Report on Nov. 9 says campus must learn from past protests to improve policies

Jesse Choper, UC Berkeley School of Law professor, speaks at the UCPD Police Review Board meeting, in which Nov. 9 police use of force was discussed.
Carli Baker/File
Jesse Choper, UC Berkeley School of Law professor, speaks at the UCPD Police Review Board meeting, in which Nov. 9 police use of force was discussed.

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UC Berkeley’s Police Review Board acknowledged in a report released Wednesday that the policies and procedures currently in place for dealing with protests are insufficient in ensuring the use of force by police can be avoided.

The report, which was delayed several times over the course of the year, was commissioned by Chancellor Robert Birgeneau shortly after the Nov. 9 Occupy Cal protests, during which a confrontation between demonstrators staging an encampment on Sproul Plaza and police trying to remove tents resulted in the use of batons on protesters and over 30 arrests.

The report details the events of the day leading up to the incidents in which protesters were hit with batons and forced to the ground by police, but does not give a concise ruling on whether or not police actions were justified.

“Not all members of the committee agree on the number of instances in which police conduct on November 9 was inconsistent with the campus norms, but all were disturbed by the use of batons against the student protesters captured on video and described in person,” the report reads.

In a 5 page addendum to the report, the board’s Graduate Assembly representative Eve Weissman states that while she signed the report, she also believes that “campus leadership’s preparation for and response to the day’s action was unjustified, inadequate and irresponsible.”

Weissman states in the report that the campus must create a better-staffed, independent and transparent board if they truly wish to avoid future use of force by campus police.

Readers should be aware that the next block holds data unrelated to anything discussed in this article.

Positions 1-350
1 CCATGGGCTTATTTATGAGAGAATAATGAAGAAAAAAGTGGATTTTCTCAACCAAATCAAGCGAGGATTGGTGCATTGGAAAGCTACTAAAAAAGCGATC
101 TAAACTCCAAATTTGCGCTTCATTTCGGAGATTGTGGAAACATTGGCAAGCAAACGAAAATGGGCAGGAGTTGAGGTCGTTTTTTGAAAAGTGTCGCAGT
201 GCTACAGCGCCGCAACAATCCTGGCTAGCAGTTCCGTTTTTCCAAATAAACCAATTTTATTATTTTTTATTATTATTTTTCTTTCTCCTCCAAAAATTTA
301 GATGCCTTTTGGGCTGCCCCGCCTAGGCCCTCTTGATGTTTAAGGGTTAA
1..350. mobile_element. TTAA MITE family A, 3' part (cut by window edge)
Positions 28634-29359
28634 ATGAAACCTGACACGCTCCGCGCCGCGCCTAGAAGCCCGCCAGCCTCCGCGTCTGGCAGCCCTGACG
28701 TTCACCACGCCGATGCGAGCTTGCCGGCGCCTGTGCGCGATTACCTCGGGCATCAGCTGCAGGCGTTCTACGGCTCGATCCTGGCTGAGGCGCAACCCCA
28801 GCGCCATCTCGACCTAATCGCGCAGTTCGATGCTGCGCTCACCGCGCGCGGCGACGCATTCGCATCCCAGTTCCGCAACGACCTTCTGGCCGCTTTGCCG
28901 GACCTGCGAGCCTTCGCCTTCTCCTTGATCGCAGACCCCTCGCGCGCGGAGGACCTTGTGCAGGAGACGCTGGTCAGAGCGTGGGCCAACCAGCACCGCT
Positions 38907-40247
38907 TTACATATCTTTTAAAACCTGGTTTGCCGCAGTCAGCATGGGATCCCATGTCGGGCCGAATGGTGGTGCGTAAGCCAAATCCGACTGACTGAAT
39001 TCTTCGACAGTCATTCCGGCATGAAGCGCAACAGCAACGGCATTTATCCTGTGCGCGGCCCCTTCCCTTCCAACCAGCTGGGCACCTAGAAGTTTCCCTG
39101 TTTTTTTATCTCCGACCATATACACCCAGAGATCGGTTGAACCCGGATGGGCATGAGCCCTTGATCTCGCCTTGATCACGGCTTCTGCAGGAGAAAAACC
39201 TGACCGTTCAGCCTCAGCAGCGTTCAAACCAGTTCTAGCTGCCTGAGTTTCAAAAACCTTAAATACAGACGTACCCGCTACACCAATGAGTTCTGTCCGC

Both the ASUC and campus Graduate Assembly issued a joint statement which reiterated Weissman’s point by questioning the existence of the board in its current form, due to its failure to produce the report in a timely manner.

“Perhaps, we should even consider replacing the PRB with a body that has more formal authority to implement change on our campus and ensure that situations of excessive use of force do not occur in the future,” the statement reads.

The two governing bodies also found the overall report and the campus’ response to protests unsatisfactory.

“We’ve had no shortage of protests on this campus in the last 50 years, and we learn from each one,” law professor Jesse Choper, chairperson of the board, said following the report’s release.

Choper said the use of batons is authorized in specific circumstances and has been used in response to protests in recent years.

The report references the findings of the preceding Bundy and Brazil reports, written following campus protests in 1997 and 2009, respectively, and what the board views as a failure by campus to sufficiently follow the findings of these reports in preparing for future protests.

Following Nov. 9, the Edley-Robinson report was commissioned by UC President Mark Yudof to assess campus response to protests on all the UC campuses. The report was released on April 27 and outlines 50 policy recommendations for improving the handling of protests systemwide.

Although the original charge was for the report to be released by the end of January, Choper said that the process was repeatedly delayed due to scheduling conflicts and the extensive number of hearings that were involved.

Campus spokesperson Dan Mogulof said that two salient conclusions should be taken away from the report — that the campus can and should do a better job maintaining free speech while protecting the rights of all of those on campus, and that it needs to improve protocols related to protest in the future.

“I would suggest that if you examine our actions subsequent to November, we’ve had a number of protests that have been resolved without the use of force,” Mogulof said. “The campus has learned and taken to heart important lessons from November.”

In a statement issued by Birgeneau following the report’s release, the chancellor states that the campus will continue to clarify its policies to improve responses to future protests on campus. Birgeneau acknowledges that the campus’ handling of the Nov. 9 protest was at times not in keeping with the campus’ fundamental values of preserving free speech.

“We truly regret that our processes are not adequate for dealing with the particular challenges of that day,” Birgeneau’s statement reads.

Adelyn Baxter is the news editor.